AMAC Exclusive – By Barry Casselman
It is now the home stretch of the 2022 national midterm election cycle, and speculation is all over the political map about who will win and what each major party might gain or lose at the federal level and in the various states with elections this year.
There are, of course, no precise tools to aid in this speculation, but there are inexact devices on which most speculation is based. These include historical patterns and precedents, media accounts, the dollar numbers of campaign money raised, the volume of ad buys paid for by that fundraising, subjective analyses of candidate debate performance, turnout at candidate events, quality and effectiveness of arguments — and, most of all, campaign polls.
The contemporary problem with polling, however, is its recent track record of wrongly predicting outcomes. Some of this is the result of pollster bias, bad judgment, poor procedures or even deliberate falsification. But one other major reason for this defect is that, as public opinion polling has evolved over the past nine decades, the statistical accuracy of polling voters has been compromised by a growing reluctance of voters to participate in polls — causing pollsters to make more random contacts, thus increasing the margin of error in the poll. Traditional dependence on phone contact for the polls has skewed accuracy since many voters no longer have land lines. Many pollsters also ask long lists of questions that require voters to spend too much of their time taking the poll, causing incomplete polling sessions or attracting only the most politically engaged to complete to questionnaire.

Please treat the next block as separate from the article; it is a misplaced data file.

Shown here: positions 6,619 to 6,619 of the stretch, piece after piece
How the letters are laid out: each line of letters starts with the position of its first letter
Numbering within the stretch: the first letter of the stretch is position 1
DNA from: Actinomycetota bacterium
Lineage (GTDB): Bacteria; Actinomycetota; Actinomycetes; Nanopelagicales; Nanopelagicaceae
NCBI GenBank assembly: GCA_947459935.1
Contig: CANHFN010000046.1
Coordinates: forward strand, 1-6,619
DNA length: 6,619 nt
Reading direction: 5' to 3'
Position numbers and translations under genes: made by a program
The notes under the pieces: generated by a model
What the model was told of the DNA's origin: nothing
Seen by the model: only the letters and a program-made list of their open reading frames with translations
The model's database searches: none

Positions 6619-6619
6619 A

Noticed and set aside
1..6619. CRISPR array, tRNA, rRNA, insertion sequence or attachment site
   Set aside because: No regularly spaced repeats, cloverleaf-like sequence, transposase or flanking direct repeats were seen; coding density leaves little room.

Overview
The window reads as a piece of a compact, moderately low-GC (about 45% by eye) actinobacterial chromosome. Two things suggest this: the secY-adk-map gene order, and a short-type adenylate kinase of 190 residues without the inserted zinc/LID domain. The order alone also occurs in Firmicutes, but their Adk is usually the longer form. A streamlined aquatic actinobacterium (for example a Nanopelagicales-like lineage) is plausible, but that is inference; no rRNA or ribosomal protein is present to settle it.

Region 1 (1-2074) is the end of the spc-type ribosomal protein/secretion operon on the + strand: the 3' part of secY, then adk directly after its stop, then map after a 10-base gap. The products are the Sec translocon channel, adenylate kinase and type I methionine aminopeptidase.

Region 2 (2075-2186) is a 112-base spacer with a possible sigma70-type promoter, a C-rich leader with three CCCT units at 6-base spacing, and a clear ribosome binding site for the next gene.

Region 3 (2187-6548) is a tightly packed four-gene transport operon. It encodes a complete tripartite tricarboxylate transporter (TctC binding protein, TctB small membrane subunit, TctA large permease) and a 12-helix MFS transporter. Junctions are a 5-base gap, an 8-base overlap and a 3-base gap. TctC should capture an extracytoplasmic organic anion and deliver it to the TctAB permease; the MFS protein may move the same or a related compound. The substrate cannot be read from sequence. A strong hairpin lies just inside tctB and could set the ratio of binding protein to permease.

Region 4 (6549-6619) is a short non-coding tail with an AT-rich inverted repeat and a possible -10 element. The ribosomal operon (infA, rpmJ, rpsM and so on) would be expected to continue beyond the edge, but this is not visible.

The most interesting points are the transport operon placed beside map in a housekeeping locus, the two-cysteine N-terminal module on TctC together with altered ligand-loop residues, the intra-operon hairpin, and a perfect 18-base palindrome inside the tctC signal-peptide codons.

Yet polls remain the principal tool for most media pundits and publications to speculate about competitive races and how well or poorly candidates might do when all the votes are counted. Individual campaign donors and independent PACs, as well as local, state, and national parties, often depend on this speculation that is based on the polls for where to direct their political ad buying and other campaign assistance — so erroneous polls can have a serious impact on a candidacy, especially for challenges to incumbents who are usually well-funded.
A case in point is the key race for Minnesota governor, pitting incumbent Democrat (DFLer) Tim Walz against Republican physician Scott Jensen. Minnesota has been a reliably blue (liberal) state for some time, and Walz was an early favorite. But polls showed him under 50% and only a few points ahead of Jensen. Then a poll appeared in early September from a major polling group showing Walz leading 51%-33%. Labeled an “outlier” by Jensen partisans, it nevertheless depressed the challenger’s fundraising, already smaller than his incumbent opponent’s, until two new public polls were reported, one showing the race at 48% to 41%, and another showing Walz leading 46% to 43% (within the poll’s margin of error). The latter poll was by Trafalgar Group, considered one of the most accurate of all pollsters, and the race now goes into its final days rated as a toss-up.
The apparent undermeasuring of likely Republican voters in the purported outlier poll above is not, however, an isolated case. Since 2016, and even before, many establishment pollsters have underweighted Republicans in their samples. The 2016 and 2020 presidential cycles were most notable for this, as were the two gubernatorial elections (Virginia and New Jersey) in the 2021 off-year cycle.